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THIS COLD SEASON, FIGHT BACK WITH BERRY POWER!by David Osborn, MH, L.Ac
Friday, October 17, 2014
I still vividly remember what was the coldest night I ever spent in my life. It was in a little country cabin in Romania, in a small town in the sub-Carpathian region, in the middle of January. I was snowed in, and the temperatures got so cold that night that the gas lines froze, and the little gas stove, which had been my only source of heat, petered out and died on me. I piled on as many quilts and comforters as I could over my heavy coat as I curled up in a tight fetal position against the deadly cold. A steady stream of watery discharge was flowing from my nose, it was so cold.
But as cold as it was, and as cold as I was, I didn’t come down with a cold. Why? Because my personal daily health regimen at the time included two to three teaspoons of dried, powdered Sea Buckthorn berries (Hippophae rhamnoides). Not only is this mighty superberry a treasure trove of vitamins and nutrients, it is also one of Nature’s secret weapons against colds and respiratory infections.
What makes Sea Buckthorn berries such a potent weapon against colds, and such a powerful booster of immunity? First of all, Sea Buckthorn berries are one of Nature’s richest sources of vitamin C, as well as bioflavonoids. They are also rich in natural oils which are full of carotenoids, or pro-vitamin A for the health and immunity of your mucous membranes, which is one of your body’s first lines of defense against colds and flu. They also contain phytosterols that boost the functioning of the adrenals and other endocrine glands, which support the immune response. The flavonoids that these berries contain, as well as their assortment of virtually all the Omega fatty acids, make Sea Buckthorn berries a powerful regulator of the inflammatory response, to keep fevers and inflammation down and under control.
The Fabled, Exotic Sea Buckthorn Berry
Although the Sea Buckthorn berry is a relatively new arrival on the shelves of herb and health food stores in the West, its use in nutrition and natural healing is nothing new. Its use is ancient, dating back to Hippocrates, the Father of Medicine, as well as Dioscorides, the compiler of De Materia Medica, the Greco-Roman compendium of herbal medicine that was the world’s foremost authority on the subject for over a thousand years. Trekkers and travelers to the exotic, mystical land of Ladakh know them as Leh Berries. Sea Buckthorn berries also have an honored place in Tibetan medicine. The Sea Buckthorn berry is botanically hale and hardy, thriving over a broad swath of the Eurasian land mass that stretches from Mongolia and Siberia in the East to the Balkans and Eastern Europe on the West. Russian cosmonauts took the Sea Buckthorn berry with them on their space flights as a nutritional supplement, and to fortify their adrenal glands and immune systems against the tremendous stresses that space flight entails.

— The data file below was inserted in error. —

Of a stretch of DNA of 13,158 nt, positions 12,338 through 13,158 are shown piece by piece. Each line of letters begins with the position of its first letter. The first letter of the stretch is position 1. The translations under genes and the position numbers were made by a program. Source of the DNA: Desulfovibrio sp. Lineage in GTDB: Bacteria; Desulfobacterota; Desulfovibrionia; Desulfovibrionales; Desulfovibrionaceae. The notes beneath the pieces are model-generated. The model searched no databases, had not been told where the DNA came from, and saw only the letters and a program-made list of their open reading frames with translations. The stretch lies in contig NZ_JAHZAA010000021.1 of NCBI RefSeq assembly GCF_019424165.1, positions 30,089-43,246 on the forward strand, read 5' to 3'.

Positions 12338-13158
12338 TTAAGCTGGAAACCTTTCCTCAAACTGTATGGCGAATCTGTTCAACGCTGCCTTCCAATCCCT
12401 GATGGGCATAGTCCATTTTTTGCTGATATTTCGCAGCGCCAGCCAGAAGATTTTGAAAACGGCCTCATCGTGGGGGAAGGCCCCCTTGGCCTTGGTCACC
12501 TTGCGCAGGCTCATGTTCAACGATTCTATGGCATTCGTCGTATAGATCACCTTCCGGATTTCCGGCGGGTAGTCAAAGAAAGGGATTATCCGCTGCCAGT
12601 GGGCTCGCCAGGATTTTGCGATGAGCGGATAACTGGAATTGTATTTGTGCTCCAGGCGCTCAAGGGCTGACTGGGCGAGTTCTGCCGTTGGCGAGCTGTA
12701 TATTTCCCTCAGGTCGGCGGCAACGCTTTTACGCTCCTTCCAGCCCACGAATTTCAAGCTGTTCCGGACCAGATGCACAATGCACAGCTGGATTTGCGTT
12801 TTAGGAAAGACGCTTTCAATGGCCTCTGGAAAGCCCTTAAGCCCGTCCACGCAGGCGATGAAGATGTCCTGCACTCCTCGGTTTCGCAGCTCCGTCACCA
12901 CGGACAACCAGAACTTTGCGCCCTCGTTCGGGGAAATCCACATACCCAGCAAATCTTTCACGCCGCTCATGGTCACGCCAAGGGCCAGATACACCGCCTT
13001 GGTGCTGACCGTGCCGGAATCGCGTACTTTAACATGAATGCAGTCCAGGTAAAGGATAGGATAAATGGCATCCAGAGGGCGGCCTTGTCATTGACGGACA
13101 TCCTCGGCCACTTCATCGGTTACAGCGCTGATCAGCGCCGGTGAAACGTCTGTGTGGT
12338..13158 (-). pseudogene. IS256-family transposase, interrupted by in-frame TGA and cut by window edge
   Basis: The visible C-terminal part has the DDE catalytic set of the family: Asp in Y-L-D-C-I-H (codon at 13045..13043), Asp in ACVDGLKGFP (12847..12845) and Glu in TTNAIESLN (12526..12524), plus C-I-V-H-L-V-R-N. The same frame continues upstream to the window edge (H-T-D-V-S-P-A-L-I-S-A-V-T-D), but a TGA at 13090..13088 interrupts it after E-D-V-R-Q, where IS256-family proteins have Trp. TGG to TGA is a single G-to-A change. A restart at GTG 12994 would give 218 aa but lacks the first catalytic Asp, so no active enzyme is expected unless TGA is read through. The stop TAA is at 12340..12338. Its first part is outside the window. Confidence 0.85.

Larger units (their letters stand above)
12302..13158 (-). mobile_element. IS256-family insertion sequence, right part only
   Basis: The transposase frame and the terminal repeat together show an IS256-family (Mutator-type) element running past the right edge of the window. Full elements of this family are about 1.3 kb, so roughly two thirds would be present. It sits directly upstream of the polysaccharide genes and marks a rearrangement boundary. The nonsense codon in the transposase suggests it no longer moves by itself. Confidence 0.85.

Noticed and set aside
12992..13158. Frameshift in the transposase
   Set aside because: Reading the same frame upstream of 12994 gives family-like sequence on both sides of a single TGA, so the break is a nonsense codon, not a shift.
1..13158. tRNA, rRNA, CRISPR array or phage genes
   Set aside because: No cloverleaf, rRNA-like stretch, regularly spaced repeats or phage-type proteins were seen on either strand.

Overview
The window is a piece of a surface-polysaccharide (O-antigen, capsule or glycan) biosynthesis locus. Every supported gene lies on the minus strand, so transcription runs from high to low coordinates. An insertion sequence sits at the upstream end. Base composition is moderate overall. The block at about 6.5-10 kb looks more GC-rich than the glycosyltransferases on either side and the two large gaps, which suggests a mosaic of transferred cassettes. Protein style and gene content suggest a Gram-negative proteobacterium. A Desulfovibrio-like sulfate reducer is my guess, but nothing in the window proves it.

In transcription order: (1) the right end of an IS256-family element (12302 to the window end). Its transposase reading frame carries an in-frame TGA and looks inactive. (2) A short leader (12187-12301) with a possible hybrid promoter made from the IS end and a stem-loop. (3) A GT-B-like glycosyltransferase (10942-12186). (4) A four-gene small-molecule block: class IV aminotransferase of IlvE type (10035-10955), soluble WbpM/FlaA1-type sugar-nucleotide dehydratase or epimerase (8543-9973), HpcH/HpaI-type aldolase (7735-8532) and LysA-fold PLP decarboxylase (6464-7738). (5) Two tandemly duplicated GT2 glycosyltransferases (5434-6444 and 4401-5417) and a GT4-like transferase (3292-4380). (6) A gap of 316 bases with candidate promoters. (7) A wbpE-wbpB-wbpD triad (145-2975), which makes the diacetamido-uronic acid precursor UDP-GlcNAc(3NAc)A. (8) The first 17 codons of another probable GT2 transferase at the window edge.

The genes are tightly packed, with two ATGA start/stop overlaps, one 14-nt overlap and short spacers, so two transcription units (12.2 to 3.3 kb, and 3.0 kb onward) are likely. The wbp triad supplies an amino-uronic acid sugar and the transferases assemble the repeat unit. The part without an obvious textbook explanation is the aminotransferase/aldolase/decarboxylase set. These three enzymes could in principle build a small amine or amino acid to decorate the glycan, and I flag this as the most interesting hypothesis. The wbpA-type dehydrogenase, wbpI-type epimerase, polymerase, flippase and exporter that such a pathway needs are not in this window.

How to Take the Sea Buckthorn Berry
In the United States, the Sea Buckthorn berry first became available in bottled juice concentrates. The great drawback of this form of preparation is that these juice concentrates have been “flash pasteurized” (actually, all pasteurization occurs in a flash), which protects against microbial contamination, but also kills all the natural enzymes in the juice. In Romanian “Plafars” (Plant Pharmacies), Sea Buckthorn berry syrups are available, which have been sweetened with loads of sugar; the drawback of this form is that all that sugar really neutralizes a lot of the health and nutritional benefits, and makes these syrups not advisable to take for those with diabetes and high blood sugar.
The best ways to take and consume the Sea Buckthorn berry, in my opinion, are also the simplest and most natural. First, you can make a tea of the Sea Buckthorn berry by simmering it for a few minutes in boiling water; some say that the boiling neutralizes the vitamin C, but this is a rather minor consideration. My basic form for taking the Sea Buckthorn berry is to grind the dried berries to a powder in an electric coffee grinder. From there, you can either put the powder in gelatin capsules and take them, or just take a spoonful of the powder on the tongue and wash it back with a gulp of water. One of the most delicious ways in which to take Sea Buckthorn berries is to mix the powdered dried berries with honey to make an herbal paste, or electuary. The taste of this herbal jam is so delicious that your children will be begging you to give them more of it, which is, of course, exactly what you want them to do! I have even gotten much more elaborate than this, using the Sea Buckthorn berry powder as the base for a tonic herbal electuary, along with many other delicious herbs and spices, as well as powdered Bee Pollen and Ghee, or clarified butter, to make my own version of the famed Ayurvedic tonic electuary, Chyawan Prash. The possibilities for using the Sea Buckthorn berry in tasty and efficacious herbal medicines are virtually endless!
This was written by whiteman. Posted on at 10:19 am. Filed under Herbs, Traditional Medicine. Tagged Ayurvedic, bioflavonoids, carotenoids, Chyawan Prash, Dioscorides, Hippocrates, phytosterols, Russian cosmonauts, Sea Buckthorn berry, Tibetan Medicine, vitamin C. Bookmark the permalink. Follow comments here with the RSS feed. Post a comment or leave a trackback.